Background: This study evaluated the efficacy of virtual reality (VR) distraction and counter-stimulation (CS) on dental anxiety and pain perception to local anesthesia in children.
Methods: A prospective, randomized, single-blinded interventional clinical trial with a parallel design was used. Seventy children 7-11 years old who required local anesthesia (LA) for pulp therapy or tooth extraction were recruited and allocated to two groups with equal distribution based on the intervention. Group CS (n = 35) received CS and Group VR (n = 35) received VR distraction with ANTVR glasses. Anxiety levels (using pulse rate) were evaluated before, during, and after administration of local anesthesia, while pain perception was assessed immediately after the injection. Wong-Baker faces pain-rating scale (WBFPS), visual analog scale (VAS), and Venham's clinical anxiety rating scale (VCARS) were used for pain evaluation. Student's t-test was used to test the mean difference between groups, and repeated measures ANOVA was used to test the mean difference of pulse rates.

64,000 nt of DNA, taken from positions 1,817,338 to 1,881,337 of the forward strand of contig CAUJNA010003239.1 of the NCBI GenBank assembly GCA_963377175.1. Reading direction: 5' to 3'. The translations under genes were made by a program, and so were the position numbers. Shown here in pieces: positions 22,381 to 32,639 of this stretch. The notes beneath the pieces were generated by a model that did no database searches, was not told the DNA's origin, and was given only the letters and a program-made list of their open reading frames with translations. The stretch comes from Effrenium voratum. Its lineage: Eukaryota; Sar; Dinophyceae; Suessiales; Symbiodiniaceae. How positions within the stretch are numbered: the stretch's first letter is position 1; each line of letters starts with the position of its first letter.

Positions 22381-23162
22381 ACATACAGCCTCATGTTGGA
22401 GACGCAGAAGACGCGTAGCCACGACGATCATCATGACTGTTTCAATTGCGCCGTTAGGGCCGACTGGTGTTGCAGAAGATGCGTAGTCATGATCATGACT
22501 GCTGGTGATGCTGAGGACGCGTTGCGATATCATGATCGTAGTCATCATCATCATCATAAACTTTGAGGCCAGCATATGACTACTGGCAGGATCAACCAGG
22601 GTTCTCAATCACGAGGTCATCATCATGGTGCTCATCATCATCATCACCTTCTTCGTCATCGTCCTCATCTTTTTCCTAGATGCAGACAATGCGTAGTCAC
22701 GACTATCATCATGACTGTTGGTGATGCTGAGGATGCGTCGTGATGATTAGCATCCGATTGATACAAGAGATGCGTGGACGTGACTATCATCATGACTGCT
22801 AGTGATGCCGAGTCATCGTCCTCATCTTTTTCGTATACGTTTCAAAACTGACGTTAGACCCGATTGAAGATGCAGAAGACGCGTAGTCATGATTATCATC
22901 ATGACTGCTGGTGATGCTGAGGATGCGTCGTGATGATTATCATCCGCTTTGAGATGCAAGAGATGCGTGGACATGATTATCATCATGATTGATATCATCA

Results: Significant differences in mean pulse rates were observed in both groups, while children in the VR group had a higher reduction (P < 0.05), and the mean VCARS scores were significant in the VR group (P < 0.05). Mean WBFPS scores showed less pain perception to LA needle prick in the CS group while the same change was observed in the VR group with VAS scores.
Conclusions: VR distraction is better than CS for reducing anxiety to injection in children undergoing extraction and pulpectomy.
Keywords: Counter-Stimulation; Dental Anxiety; Distraction; Pain Perception; Virtual Reality.
Copyright © 2019 Journal of Dental Anesthesia and Pain Medicine.
Conflict of interest statement
DECLARATION OF INTEREST: The authors declare no conflict of interest
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